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Power station types[edit]

260px-Diagram_VaporDominatedGeothermal_i
257px-Diagram_HotWaterGeothermal_inturpe
213px-Geothermal_Binary_System.svg.png
Dry steam (left), flash steam (centre), and binary cycle (right) power stations.

Geothermal power stations are similar to other steam turbine thermal power stations in that heat from a fuel source (in geothermal's case, the Earth's core) is used to heat water or another working fluid. The working fluid is then used to turn a turbine of a generator, thereby producing electricity. The fluid is then cooled and returned to the heat source.

Dry steam power stations[edit]

Dry steam stations are the simplest and oldest design. This type of power station is not found very often, because it requires a resource that produces dry steam, but is the most efficient, with the simplest facilities.[24] In these sites, there may be liquid water present in the reservoir, but no water is produced to the surface, only steam.[24] Dry Steam Power directly uses geothermal steam of 150 °C or greater to turn turbines.[2] As the turbine rotates it powers a generator which then produces electricity and adds to the power field.[25] Then, the steam is emitted to a condenser. Here the steam turns back into a liquid which then cools the water.[26] After the water is cooled it flows down a pipe that conducts the condensate back into deep wells, where it can be reheated and produced again. At The Geysers in California, after the first thirty years of power production, the steam supply had depleted and generation was substantially reduced. To restore some of the former capacity, supplemental water injection was developed during the 1990s and 2000s, including utilization of effluent from nearby municipal sewage treatment facilities.[27]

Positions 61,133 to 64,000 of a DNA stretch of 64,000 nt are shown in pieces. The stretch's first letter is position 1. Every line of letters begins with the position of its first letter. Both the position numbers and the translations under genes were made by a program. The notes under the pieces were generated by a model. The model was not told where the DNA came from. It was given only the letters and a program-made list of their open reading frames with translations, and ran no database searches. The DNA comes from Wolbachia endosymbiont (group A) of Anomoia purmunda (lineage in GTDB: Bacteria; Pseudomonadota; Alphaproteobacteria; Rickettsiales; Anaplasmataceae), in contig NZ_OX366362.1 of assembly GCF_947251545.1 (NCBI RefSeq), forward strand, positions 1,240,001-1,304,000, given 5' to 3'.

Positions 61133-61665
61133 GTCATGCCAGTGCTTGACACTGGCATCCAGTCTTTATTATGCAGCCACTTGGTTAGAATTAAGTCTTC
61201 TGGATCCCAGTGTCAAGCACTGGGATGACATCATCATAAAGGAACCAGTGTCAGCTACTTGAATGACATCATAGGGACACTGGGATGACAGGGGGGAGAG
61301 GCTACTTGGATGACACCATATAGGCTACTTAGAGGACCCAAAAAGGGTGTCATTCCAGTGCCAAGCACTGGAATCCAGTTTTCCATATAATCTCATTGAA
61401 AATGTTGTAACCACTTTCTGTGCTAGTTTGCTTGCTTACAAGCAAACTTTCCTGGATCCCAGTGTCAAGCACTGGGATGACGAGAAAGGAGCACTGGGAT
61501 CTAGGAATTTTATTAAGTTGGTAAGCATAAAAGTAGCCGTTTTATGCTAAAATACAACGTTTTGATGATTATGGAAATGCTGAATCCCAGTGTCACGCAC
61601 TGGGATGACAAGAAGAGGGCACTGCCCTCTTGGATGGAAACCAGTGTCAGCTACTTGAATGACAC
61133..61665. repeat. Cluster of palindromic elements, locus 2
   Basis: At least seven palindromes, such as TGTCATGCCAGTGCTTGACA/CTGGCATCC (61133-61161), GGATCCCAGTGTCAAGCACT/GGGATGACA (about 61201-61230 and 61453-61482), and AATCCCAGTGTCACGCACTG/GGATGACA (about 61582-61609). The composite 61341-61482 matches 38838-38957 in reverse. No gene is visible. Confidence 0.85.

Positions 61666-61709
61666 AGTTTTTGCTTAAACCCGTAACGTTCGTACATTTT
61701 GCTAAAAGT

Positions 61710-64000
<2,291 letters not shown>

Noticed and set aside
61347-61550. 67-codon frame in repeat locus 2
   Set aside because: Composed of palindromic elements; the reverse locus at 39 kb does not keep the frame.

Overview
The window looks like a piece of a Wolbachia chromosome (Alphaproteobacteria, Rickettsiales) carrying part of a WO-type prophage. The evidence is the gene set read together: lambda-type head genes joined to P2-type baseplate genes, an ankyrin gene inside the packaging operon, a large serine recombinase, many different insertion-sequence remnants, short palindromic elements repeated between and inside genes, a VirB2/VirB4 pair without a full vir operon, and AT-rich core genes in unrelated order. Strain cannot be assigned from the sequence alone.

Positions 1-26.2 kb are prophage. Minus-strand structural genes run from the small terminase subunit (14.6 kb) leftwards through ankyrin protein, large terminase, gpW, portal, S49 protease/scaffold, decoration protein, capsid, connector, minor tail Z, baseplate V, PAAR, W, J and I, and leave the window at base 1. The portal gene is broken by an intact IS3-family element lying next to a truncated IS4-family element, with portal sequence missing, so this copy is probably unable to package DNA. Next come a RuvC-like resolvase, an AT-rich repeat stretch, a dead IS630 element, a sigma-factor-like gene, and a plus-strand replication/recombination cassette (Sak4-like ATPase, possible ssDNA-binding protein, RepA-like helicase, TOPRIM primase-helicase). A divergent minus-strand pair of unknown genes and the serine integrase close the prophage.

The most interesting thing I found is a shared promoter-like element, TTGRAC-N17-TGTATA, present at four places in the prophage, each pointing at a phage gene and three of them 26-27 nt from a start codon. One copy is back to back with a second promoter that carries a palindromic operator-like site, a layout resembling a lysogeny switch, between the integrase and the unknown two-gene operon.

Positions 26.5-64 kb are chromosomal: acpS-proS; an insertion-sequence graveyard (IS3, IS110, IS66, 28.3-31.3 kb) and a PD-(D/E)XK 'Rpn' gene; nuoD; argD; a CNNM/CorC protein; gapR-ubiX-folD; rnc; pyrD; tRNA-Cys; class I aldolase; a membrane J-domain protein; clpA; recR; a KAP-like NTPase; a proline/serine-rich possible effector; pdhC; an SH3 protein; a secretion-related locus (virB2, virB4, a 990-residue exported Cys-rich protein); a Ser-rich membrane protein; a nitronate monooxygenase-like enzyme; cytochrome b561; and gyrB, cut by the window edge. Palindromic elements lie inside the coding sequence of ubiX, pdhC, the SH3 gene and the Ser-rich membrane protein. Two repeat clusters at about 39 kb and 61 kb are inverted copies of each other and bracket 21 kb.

Flash steam power stations[edit]

Flash steam stations pull deep, high-pressure hot water into lower-pressure tanks and use the resulting flashed steam to drive turbines. They require fluid temperatures of at least 180 °C, usually more. This is the most common type of station in operation today. Flash steam plants use geothermal reservoirs of water with temperatures greater than 360 °F (182 °C). The hot water flows up through wells in the ground under its own pressure. As it flows upward, the pressure decreases and some of the hot water boils into steam. The steam is then separated from the water and used to power a turbine/generator. Any leftover water and condensed steam may be injected back into the reservoir, making this a potentially sustainable resource.[28] [29]

Binary cycle power stations[edit]

Main article: Binary cycle

Binary cycle power stations are the most recent development, and can accept fluid temperatures as low as 57 °C.[12] The moderately hot geothermal water is passed by a secondary fluid with a much lower boiling point than water. This causes the secondary fluid to flash vaporize, which then drives the turbines. This is the most common type of geothermal electricity station being constructed today.[30] Both Organic Rankine and Kalina cycles are used. The thermal efficiency of this type of station is typically about 10–13%.

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I criticized Mr. McKinsey in another discussion by saying that geothermal could potentially provide jobs for out-of-work oil drillers. But I said that wind and solar didn't sufficiently overlap the oil business. Everything below is copied from another discussion, and I don't know enough about geothermal myself. I said:

Can you start some discussions about geothermal? An article on oilprice.com ("The Oil Price Crash Could Trigger A Geothermal Energy Boom") said that oil drillers might potentially get jobs in that field:

https://oilprice.com/Alternative-Energy/Geothermal-Energy/The-Oil-Price-Crash-Could-Trigger-A-Geothermal-Energy-Boom.html

The article says: “As much as 50% of the cost of geothermal comes from drilling, so a plunge in oil prices can drop costs dramatically,” ....